FOXBORO, Mass. — Kyle Arrington isn’t a very loud guy, even if the neon green cleats he wore Monday night might indicate otherwise. But he’s finding his own ways to be a leader on the Patriots’ defense.
Arrington, who is entering is fifth season with the Patriots, has been rock solid in the five days of practice so far in training camp. He hasn’t had the standout day like Aqib Talib did on Monday night, but he’s been maybe the most consistent defensive back in both individual and team drills so far. That sort of steady, dependable effort may not garner him the big headlines or Pro Bowl selections, but he is setting an example for the rest of the team.
“[I’m] definitely trying to lead by example,” Arrington noted on Tuesday. “Anyone who knows me knows I’m not the most vocal guy in the group, but I just try to go out there and let my play speak for itself.”
Arrington’s play in pass coverage has been noteworthy in camp, but his most notable play thus far actually came when defending the run. The 26-year-old corner got into a shoving match with running back Stevan Ridley on the last play of practice on Tuesday. Playing with that level of passion and aggression, especially on the last play of the day in a camp practice, is exactly the sort of leadership that Arrington wants to exhibit.
On Tuesday, Arrington showed off that physical style of play once again, jamming receivers at the line and swatting down a few of Tom Brady‘s tight spirals. His most impressive play of the day was during a 1-on-1 drill, facing off against Danny Amendola. Arrington jammed Amendola at the line of scrimmage, throwing off his timing with Brady, undercutting the route and deflecting the pass away. The play earned Arrington a round of cheers and high fives from his teammates in the secondary and even some “ohs” and “ahs” from the packed crowd.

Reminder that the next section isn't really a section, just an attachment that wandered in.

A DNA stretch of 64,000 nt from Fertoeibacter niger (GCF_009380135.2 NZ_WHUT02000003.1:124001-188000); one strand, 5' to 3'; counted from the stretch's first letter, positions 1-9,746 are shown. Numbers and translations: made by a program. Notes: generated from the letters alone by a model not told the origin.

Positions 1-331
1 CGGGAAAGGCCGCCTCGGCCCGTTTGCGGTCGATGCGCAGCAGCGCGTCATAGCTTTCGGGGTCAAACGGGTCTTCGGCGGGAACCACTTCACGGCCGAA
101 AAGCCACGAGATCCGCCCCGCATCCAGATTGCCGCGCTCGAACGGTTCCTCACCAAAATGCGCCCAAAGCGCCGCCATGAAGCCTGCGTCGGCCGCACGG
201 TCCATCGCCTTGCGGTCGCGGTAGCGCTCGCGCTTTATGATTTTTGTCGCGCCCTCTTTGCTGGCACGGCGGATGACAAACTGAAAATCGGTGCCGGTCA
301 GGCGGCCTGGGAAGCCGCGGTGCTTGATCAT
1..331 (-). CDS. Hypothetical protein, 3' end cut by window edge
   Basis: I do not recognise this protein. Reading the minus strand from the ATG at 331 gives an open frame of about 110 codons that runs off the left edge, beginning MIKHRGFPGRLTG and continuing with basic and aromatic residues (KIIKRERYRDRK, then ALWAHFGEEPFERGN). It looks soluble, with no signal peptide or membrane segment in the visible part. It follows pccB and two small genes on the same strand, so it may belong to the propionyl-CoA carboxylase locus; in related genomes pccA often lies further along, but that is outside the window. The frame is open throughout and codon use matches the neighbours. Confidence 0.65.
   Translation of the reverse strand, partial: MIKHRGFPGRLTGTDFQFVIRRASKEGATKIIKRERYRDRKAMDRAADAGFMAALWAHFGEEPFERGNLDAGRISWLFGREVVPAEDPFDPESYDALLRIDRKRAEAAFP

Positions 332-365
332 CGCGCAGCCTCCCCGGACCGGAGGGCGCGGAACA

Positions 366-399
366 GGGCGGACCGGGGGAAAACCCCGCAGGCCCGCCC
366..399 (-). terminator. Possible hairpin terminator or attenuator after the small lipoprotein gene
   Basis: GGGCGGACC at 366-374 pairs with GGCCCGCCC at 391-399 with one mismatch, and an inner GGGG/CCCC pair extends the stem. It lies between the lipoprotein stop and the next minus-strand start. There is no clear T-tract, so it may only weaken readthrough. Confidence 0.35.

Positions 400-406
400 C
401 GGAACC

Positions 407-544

“All feels right in the world again,” Arrington told NESN.com about some of his stellar play on Tuesday. “No, jokes aside. It feels good, though.”
A four-year, $16 million contract signed earlier this offseason gave Arrington and his family some sense of security, at least for the near future, which he appreciates. But neither the money nor the security has hindered his desire to keep growing as a player.
“It’s nice to be wanted. Everyone wants to be wanted,” Arrington openly admitted. “It’s year-in and year-out, this time of year you have to earn your position on the team. So, this training camp is no different.”
Well, maybe it’s a little bit different. Arrington did change his number for the third time as a Patriot — he wore No. 27 as a rookie –earlier this offseason, trading his old No. 24 to new teammate Adrian Wilson for the No. 25 he now wears on his back.
When asked if wearing the new number felt any different, Arrington couldn’t help but laugh. But, eventually, he brought it back to the team.
“It’s all about that Flying Elvis at the end of the day,” Arrington said. “I’m just happy to be part of the team.”
Training Camp Stock Market
1. Zach Sudfeld — Play of the day award goes to the rook, who made a diving snag in the back of the end zone that drew a big celebratory fist pump from Brady.
2. Kembrell Thompkins — He made a terrific leaping catch over the top of Devin McCourty and Logan Ryan in 7-on-7s. He was much better than on Monday.
3. Jamie Collins — Collins made some great moves during team drills and showed off his speed, getting the edge in 1-on-1s.
1. Stephon Morris — The undrafted rookie didn’t do anything wrong on Tuesday, but he came up limp early in practice and was forced off the field. Missing any extended time will only further hurt his chances at making the roster.
2. LeGarrette Blount — A miscommunication with Brady on a should-be handoff frustrated the quarterback. He also dropped a pass out of the backfield.
3. Ryan Mallett — No interceptions this time, but he continues to struggle with his accuracy.